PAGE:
Can San Quentin become Norwegian-style rehabilitation center?

By Zeke Reed

San Quentin Penitentiary in Northern California, home to thousands of incarcerated people, has been the subject of multiple investigations for abuse, neglect, and overcrowding. Photo by Shutterstock.

San Quentin is the oldest and most notorious prison in California. Home to over 3,000 incarcerated people, it’s been the subject of multiple investigations for abuse, neglect, and overcrowding

Governor Gavin Newsom recently announced his plan to radically transform prisons in California, and he wants to start by turning San Quentin into what he calls the “preeminent restorative justice facility in the world.” 

The reimagined San Quentin Rehabilitation Center would include job training, additional programming, and extensive services to disrupt the cycle of recidivism and help prepare people for productive lives on the outside.

The governor cited Norway’s prison system as a model, but questions remain about the feasibility of this approach in an American context. Such an overhaul would require overcoming gangs, racial divides, and structural inequality that runs much deeper in the U.S. than Scandinavia. 

However, San Quentin is not starting from square one. Despite its infamous past, the facility is now often referred to as the “Harvard of prisons.” 

Nate McKinney from Hawthorne spent more than 20 years at San Quentin before paroling last year. While inside, he was the managing editor of San Quentin News and co-founder of the Uncuffed podcast, which gave folks in prison a voice. McKinney explains that in his experience, times have changed at San Quentin. 

“The State of California, through the process of rehabilitation, has tried to transform the prison into a model of California success by taking out … violence and blood and warehousing human beings, [and transforming] into a more restorative mode.”

McKinney claims that the educational and therapeutic programs available to him changed his life trajectory. 

“[It] was an easement [and] a transitional period for me, in order to find out that I am worth it, and anybody and everybody [can] change. … When you're able to decode the situations and circumstances that even brought you to prison … you're able to have that aha moment and say, ‘Oh, I understand.’ When you know better, you [can] do better.”

Nate McKinney (far left) and other members of the Uncuffed team are photographed in San Quentin in 2019. Photo courtesy of KALW Uncuffed.

Shortly after his release, McKinney was on a plane to Norway with several members of the Uncuffed team to witness the country’s approach to incarceration. What he saw was completely different from the world he knew at San Quentin.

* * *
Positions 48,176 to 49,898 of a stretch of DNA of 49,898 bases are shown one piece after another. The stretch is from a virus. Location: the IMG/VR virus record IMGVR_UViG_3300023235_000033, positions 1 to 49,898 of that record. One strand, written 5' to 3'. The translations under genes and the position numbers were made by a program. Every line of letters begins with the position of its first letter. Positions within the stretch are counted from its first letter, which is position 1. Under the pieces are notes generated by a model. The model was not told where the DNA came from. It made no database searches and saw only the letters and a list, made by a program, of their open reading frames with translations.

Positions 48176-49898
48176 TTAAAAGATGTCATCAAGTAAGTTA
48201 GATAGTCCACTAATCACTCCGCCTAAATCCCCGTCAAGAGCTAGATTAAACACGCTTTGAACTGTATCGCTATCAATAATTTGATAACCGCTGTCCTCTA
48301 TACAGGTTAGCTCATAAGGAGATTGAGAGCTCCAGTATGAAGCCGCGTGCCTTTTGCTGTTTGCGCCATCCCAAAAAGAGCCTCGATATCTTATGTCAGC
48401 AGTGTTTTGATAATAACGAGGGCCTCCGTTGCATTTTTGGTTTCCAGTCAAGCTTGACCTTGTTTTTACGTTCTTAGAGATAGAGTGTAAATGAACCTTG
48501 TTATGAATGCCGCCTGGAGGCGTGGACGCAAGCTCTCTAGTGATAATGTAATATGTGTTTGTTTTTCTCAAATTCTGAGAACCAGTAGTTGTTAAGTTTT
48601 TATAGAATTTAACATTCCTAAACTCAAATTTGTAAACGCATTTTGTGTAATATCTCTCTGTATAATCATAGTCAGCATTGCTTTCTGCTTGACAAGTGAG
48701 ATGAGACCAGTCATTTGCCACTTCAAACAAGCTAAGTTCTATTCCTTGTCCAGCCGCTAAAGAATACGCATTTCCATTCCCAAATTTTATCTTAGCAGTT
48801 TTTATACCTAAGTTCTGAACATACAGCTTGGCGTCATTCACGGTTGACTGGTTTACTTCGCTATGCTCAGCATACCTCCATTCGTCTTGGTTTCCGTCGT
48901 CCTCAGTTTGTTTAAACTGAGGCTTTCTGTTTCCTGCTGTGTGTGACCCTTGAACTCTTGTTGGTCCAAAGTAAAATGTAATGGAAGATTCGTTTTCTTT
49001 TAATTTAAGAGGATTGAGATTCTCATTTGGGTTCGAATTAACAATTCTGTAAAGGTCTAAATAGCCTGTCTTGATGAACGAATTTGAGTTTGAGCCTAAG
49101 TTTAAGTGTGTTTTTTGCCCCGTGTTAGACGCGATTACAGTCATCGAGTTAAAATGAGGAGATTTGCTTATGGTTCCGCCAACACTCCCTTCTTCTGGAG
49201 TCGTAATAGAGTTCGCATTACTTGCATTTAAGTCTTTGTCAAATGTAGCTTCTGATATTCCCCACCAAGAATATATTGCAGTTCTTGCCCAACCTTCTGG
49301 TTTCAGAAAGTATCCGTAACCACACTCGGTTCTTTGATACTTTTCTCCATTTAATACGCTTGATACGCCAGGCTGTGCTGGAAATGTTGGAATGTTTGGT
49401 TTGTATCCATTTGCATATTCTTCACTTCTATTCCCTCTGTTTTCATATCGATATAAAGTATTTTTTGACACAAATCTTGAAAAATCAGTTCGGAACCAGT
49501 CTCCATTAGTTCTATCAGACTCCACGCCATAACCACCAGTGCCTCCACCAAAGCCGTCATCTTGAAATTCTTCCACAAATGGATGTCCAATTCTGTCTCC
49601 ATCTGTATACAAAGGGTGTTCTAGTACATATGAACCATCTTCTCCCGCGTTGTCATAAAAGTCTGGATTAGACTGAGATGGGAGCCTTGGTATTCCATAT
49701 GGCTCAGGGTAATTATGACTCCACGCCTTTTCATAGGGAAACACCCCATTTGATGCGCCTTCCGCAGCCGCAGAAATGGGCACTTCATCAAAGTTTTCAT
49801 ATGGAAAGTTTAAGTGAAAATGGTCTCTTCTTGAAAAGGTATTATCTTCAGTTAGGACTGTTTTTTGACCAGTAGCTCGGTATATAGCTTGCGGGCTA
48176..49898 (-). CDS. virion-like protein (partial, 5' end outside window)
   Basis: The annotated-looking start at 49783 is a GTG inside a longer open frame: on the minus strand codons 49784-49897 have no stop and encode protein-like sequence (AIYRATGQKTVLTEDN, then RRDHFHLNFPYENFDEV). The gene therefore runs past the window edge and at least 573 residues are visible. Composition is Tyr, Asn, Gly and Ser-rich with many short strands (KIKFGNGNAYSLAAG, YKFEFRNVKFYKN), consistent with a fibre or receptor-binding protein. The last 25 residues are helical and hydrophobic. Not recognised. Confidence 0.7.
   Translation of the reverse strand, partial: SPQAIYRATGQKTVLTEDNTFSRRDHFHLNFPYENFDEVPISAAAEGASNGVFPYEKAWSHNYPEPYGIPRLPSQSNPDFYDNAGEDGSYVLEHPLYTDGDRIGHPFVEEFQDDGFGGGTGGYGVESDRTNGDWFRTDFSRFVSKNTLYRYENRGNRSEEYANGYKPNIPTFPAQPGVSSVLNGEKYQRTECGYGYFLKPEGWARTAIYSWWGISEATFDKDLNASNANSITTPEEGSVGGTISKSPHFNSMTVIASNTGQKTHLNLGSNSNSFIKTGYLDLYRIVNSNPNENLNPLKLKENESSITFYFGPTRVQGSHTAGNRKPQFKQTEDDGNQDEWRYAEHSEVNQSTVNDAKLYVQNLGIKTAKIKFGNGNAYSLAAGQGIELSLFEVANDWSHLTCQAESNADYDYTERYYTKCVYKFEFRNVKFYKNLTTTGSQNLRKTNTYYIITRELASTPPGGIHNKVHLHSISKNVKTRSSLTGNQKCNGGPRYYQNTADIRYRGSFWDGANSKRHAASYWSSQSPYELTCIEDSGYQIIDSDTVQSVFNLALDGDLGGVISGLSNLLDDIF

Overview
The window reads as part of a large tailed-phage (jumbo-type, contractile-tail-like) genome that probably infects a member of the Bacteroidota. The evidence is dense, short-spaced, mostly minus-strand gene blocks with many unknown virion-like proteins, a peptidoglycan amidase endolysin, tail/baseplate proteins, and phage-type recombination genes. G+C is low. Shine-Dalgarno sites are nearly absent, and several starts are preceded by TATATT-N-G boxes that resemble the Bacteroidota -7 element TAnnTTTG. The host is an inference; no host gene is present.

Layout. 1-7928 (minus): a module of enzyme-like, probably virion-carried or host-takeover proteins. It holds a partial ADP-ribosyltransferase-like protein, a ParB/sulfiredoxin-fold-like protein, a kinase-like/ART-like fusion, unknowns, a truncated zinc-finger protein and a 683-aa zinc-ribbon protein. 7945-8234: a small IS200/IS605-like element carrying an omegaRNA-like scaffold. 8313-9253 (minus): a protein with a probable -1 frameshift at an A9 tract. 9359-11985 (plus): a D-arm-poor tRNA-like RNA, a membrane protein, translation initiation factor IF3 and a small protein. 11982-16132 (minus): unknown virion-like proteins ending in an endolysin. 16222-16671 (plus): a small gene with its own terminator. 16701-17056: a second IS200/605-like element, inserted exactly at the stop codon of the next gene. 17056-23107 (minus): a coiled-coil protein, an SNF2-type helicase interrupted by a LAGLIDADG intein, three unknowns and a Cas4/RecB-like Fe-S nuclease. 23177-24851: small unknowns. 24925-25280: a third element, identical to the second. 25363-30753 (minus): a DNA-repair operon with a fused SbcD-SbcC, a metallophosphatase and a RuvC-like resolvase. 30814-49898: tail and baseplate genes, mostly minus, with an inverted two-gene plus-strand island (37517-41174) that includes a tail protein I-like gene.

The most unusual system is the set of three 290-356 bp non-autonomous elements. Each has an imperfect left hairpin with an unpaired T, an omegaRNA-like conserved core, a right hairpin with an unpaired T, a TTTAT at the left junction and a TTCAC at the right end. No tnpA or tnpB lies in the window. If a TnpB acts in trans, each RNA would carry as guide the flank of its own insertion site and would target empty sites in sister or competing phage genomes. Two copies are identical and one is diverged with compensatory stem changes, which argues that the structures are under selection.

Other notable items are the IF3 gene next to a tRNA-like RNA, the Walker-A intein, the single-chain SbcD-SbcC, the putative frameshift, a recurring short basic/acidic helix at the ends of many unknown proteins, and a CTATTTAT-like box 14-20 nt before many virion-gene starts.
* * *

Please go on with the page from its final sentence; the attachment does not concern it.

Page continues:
“When we first got there, I didn't see any bars. I didn't see any uniforms. … I [saw] houses, individual houses … spread out across the landscape. It reminded me of a scene [from] ‘Little House on the Prairie’ because I started seeing animals. I started seeing horses. And I was like, wow, it's like we took a trip to the farm.”

According to McKinney, this type of treatment wasn’t reserved for nonviolent offenders. Prisoners at the facility were in for everything from “hopscotch to murder.” Even people convicted of more serious crimes were on a step-down program leading toward release. 

Nate McKinney visits a bike shop in Oslo that employs formerly incarcerated people. Photo by Sonia Paul.

Despite the extreme gulf between what he saw in Norway and his experience at San Quentin, which is still a cramped concrete facility, McKinney believes the Scandinavian model and its emphasis on reintegration could work in America.

In his mind, there are “people that [have] been serving decades in prison that could come home tonight, without any shift shock, and be productive members of society. Because no one stays in that snapshot of violence … who's grown.” 

When asked about the fact that many Americans believe that prison should be a place for punishment and not second chances, McKinney mentioned that even most violent offenders are eventually returning home. 

With this in mind, he says we need to think deeply about the kind of environment we are creating behind bars. 

“You got to ask yourself, what do I want? What do I want to invest in? To perpetrate this violent predator? Or do I want to humanize and treat this person like we care? Because that's how he's gonna treat you once he's released.”